Three Definitions of Quality
I listened to some of Robert Sabourin’s videos on testing and he shared three approaches to quality. I found that interesting since people mostly talk about quality but it’s rarely defined, so I’ll share those three definitions of quality in this post.
Quality as conformance to requirements
This one speaks about requirements. I find that tricky mostly because:
- not all requirements are explicit, there are many implicit requirements that some people might not be aware of unless they have a deep understanding of the product, domain, and users
- not even explicit requirements are easy to come by in many cases nowadays; writting documents is slow and there’s usually not time for that; obviously it depends on what company, product, or team we are talking about, but I have not experienced written requirements that many times
Quality as fitness for use
This definition emphasises that the product should fit the use case our users have.
Robert mentioned this is a popular view in many agile teams nowadays. I think I can agree with that. Many decisions are made in accordance with this definition.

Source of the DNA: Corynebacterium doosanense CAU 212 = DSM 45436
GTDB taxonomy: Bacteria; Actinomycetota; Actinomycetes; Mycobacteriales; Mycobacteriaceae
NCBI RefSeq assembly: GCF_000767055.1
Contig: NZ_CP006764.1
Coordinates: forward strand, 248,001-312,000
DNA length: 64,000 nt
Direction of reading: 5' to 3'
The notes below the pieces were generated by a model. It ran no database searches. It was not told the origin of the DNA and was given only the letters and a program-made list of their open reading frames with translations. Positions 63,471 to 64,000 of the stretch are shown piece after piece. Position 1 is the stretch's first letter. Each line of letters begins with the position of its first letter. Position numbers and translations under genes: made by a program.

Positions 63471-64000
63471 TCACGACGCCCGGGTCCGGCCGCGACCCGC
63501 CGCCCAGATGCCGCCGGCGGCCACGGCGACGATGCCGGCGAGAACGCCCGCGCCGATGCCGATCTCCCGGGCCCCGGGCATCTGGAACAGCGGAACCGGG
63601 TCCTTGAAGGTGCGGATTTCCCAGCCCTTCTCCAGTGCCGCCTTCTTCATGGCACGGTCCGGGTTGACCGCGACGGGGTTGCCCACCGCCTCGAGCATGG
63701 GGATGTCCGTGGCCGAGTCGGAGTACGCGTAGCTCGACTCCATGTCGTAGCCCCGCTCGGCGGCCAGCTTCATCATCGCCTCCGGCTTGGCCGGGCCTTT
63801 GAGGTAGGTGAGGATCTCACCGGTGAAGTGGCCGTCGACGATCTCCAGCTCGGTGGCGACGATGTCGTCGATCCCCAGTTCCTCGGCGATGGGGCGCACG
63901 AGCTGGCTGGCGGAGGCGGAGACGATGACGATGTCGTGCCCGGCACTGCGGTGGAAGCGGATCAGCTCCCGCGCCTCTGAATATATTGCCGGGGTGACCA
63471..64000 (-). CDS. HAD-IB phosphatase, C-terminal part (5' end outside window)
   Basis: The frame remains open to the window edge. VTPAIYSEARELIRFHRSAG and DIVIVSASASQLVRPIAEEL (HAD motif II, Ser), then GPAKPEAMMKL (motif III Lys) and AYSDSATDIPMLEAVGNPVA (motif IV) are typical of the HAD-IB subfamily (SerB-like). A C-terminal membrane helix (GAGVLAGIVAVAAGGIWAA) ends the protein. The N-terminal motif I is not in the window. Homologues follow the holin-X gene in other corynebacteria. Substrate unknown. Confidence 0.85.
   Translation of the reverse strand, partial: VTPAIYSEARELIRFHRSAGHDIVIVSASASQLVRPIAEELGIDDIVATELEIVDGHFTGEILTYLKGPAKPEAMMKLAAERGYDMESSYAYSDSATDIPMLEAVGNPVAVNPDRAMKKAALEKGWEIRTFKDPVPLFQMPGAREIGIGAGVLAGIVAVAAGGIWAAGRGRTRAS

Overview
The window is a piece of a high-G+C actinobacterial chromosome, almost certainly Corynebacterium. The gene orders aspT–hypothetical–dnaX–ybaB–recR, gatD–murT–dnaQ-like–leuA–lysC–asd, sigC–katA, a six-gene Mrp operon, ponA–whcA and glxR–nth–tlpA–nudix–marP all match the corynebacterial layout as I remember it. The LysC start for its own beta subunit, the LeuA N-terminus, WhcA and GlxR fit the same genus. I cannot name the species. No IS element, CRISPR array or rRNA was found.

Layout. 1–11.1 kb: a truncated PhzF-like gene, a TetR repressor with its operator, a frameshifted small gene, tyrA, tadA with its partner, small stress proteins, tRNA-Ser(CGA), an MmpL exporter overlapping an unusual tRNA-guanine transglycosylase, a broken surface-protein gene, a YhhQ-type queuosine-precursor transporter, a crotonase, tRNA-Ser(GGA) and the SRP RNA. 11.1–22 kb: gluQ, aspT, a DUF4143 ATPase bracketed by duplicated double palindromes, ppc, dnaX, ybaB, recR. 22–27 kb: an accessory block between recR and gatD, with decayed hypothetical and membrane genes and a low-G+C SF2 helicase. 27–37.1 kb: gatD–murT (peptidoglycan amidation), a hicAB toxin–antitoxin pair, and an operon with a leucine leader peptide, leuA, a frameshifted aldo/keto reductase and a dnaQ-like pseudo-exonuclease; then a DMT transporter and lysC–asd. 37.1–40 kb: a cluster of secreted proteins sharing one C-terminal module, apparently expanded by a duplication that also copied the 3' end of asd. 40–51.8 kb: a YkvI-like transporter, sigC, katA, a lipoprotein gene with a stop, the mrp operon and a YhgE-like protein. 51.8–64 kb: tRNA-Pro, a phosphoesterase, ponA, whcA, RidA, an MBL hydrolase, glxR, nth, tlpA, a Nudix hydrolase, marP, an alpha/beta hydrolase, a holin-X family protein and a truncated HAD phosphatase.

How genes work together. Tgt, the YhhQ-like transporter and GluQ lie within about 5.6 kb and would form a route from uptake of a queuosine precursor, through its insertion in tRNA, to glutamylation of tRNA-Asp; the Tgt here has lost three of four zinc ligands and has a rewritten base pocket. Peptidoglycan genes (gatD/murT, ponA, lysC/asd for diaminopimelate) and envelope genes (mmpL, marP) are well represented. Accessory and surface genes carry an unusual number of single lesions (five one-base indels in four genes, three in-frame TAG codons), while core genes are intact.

There could be some problems with this definition as well, to mention a few:
- there are likely many different users; or to say it differently, not all users want to use the product in the same way, that could be the case only with some products are meant to solve a very particular problem
- if something is fit for use, it doesn’t automatically mean there are no problems and nothing can go terribly wrong; imagine that a user uses the product for what they need, so everything goes fine on the surface, but there’s a problem with backups — and so e.g. in an unlikely event of a ransomware attack, no backups can be used, the users will loose their data; it still makes sense to look for problems, not only for fitness for use
Quality as value to someone
Yet another definition that highlights that a product is made for people and they look for what value the product can deliver. I think that expression “someone” or “some person” makes it a bit more clear that there might be many different users and they might value different things.
If this is a definitions we use, I’d really want to understand what users might use our product. I’ve worked with personas and I think they fit in here well.
These are three definitions of quality. There might be other definitions. You might create your own definitions that your team and you use. I’d say it’s important to find one that’s shared among the people who are involved in developing the product. However, I don’t think it fundamentally changes how a tester works. I still think that testers have to look for problems. Yes, they adjust their approach a bit if one or the other definition of quality is used, but they still look for trouble.